In "Kingdom Hearts," players meet up with Hook, Jafar, Hades and many other Disney fiends.

This is not a perfect game for players under nine or ten years of age. Many of the battles are quite dark, as are some of the worlds. Also, as is typical of the genre, the game involves both a lot of reading and many minor battles. RPGs are all about building skills and attacks by winning battle points. Be prepared to fight skirmish after skirmish between big battles in “Kingdom Hearts.”

The Mark of KriPublisher: Sony Computer Entertainment America

Price: $39.99

Rated: M (Suitable for players ages 17 and up)

Imagine redoing “Metal Gear Solid” with a Polynesian warrior instead of a slick mercenary - this is “The Mark of Kri.” The game offers a blend of power-based hand-to-hand combat and stealth. Rau, the hero of the game, is psychically-linked to a raven that he sends to spy out enemy positions. This enables him to slip into enemy fortresses unseen and catch enemies unaware. Big, strong, and brutal, Rau sometimes attaches skewers his victims with his sword, other times he simply cuts off their head.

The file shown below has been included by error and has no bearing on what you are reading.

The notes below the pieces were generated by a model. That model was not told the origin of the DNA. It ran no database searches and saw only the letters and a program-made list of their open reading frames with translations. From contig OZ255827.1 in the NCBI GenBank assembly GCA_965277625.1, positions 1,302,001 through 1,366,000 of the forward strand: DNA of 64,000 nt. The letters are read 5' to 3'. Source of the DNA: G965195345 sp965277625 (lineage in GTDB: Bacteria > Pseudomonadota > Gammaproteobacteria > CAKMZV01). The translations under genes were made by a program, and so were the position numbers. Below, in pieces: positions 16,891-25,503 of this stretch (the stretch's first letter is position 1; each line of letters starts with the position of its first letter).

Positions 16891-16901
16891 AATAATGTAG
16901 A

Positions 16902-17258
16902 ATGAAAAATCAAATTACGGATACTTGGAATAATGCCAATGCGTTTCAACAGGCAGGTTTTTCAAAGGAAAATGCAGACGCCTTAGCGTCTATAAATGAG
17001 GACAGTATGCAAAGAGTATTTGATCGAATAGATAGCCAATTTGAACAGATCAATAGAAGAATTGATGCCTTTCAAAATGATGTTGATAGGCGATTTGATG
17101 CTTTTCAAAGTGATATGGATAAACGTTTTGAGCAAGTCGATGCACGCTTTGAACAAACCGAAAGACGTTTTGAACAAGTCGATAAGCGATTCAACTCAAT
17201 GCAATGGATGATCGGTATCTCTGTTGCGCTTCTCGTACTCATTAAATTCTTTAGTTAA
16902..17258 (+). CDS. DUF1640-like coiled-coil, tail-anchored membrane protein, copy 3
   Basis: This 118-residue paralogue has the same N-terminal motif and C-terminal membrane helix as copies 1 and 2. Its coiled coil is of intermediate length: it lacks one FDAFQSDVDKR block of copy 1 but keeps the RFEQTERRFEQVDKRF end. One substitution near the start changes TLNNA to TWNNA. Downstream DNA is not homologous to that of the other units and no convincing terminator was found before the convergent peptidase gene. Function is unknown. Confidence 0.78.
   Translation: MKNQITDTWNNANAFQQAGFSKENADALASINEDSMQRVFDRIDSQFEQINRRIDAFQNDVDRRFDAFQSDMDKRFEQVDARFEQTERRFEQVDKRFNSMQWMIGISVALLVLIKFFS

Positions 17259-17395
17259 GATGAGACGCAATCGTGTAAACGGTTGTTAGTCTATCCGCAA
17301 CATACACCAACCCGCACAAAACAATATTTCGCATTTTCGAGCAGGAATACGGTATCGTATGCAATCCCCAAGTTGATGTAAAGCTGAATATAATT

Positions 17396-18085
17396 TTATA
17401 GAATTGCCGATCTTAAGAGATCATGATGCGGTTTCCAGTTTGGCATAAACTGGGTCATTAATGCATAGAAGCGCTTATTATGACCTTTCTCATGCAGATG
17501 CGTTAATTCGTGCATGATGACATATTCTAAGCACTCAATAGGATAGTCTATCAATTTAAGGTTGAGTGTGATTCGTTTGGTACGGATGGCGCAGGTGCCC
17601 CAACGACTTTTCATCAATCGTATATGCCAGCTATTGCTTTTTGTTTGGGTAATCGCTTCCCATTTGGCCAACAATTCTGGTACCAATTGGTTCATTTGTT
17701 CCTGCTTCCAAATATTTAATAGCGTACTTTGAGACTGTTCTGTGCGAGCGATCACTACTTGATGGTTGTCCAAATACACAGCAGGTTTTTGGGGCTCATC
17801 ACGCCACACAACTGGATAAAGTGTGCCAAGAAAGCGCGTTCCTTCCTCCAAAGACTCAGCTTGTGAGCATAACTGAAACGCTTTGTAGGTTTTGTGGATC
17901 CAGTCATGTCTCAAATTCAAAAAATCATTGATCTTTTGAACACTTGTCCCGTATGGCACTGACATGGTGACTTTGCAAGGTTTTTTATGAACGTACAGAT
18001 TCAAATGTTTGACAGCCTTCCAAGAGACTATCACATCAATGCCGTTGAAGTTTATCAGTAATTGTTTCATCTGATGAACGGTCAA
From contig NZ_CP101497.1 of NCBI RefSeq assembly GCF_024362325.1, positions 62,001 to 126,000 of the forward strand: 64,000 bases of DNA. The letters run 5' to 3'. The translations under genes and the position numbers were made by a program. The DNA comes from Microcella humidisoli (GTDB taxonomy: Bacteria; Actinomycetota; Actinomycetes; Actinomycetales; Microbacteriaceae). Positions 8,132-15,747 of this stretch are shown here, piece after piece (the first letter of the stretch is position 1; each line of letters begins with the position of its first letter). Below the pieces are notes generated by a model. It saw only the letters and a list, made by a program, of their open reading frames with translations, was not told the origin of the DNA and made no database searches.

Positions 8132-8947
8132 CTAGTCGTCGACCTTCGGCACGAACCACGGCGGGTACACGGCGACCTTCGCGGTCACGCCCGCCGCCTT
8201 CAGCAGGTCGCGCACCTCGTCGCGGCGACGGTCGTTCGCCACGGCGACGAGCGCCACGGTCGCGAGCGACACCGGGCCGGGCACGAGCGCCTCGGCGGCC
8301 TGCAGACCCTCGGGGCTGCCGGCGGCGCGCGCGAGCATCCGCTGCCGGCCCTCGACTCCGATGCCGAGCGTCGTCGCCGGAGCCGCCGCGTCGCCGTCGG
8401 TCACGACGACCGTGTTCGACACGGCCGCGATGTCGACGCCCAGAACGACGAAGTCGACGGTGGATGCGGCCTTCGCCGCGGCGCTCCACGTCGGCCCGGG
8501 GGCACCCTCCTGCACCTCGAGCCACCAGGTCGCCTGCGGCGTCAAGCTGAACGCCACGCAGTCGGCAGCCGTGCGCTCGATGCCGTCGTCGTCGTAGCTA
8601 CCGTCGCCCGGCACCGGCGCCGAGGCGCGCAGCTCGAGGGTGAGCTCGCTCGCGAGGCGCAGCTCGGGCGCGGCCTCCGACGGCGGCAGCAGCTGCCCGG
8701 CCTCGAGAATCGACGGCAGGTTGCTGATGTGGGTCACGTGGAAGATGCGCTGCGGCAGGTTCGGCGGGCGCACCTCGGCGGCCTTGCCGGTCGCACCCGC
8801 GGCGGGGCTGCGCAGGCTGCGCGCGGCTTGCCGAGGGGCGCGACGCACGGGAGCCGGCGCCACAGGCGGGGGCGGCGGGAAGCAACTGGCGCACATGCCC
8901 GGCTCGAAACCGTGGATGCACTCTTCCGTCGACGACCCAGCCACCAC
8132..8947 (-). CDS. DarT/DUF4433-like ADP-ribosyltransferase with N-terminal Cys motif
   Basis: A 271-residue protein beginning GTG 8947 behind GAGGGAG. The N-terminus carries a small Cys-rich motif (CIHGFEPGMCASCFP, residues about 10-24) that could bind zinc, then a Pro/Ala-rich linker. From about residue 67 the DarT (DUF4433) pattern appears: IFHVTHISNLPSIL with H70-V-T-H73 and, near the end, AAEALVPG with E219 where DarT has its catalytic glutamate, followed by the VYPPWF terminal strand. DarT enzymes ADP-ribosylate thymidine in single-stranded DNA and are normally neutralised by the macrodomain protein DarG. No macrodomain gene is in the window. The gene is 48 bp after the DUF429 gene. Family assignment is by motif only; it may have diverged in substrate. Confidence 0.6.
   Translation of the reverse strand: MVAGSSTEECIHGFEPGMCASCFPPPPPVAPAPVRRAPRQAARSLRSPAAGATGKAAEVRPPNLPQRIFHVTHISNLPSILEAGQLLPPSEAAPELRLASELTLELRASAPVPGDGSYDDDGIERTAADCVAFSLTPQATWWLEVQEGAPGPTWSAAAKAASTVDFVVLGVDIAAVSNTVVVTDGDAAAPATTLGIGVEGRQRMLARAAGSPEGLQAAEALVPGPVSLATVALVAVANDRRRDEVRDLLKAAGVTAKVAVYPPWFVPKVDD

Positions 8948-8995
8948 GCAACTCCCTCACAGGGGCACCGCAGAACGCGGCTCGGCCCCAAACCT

Ratchet & ClankPublisher: Sony Computer Entertainment America

Price: $39.99

Rated: T (Suitable for players ages 13 and up)

Ratchet is a dashing cat-like creature with good mechanical skills and a mean wrench. Clank is a runty robot on a mission to save the galaxy from world-wrecking bad guys. Together, they set out on what may well be the best buddy game of 2002.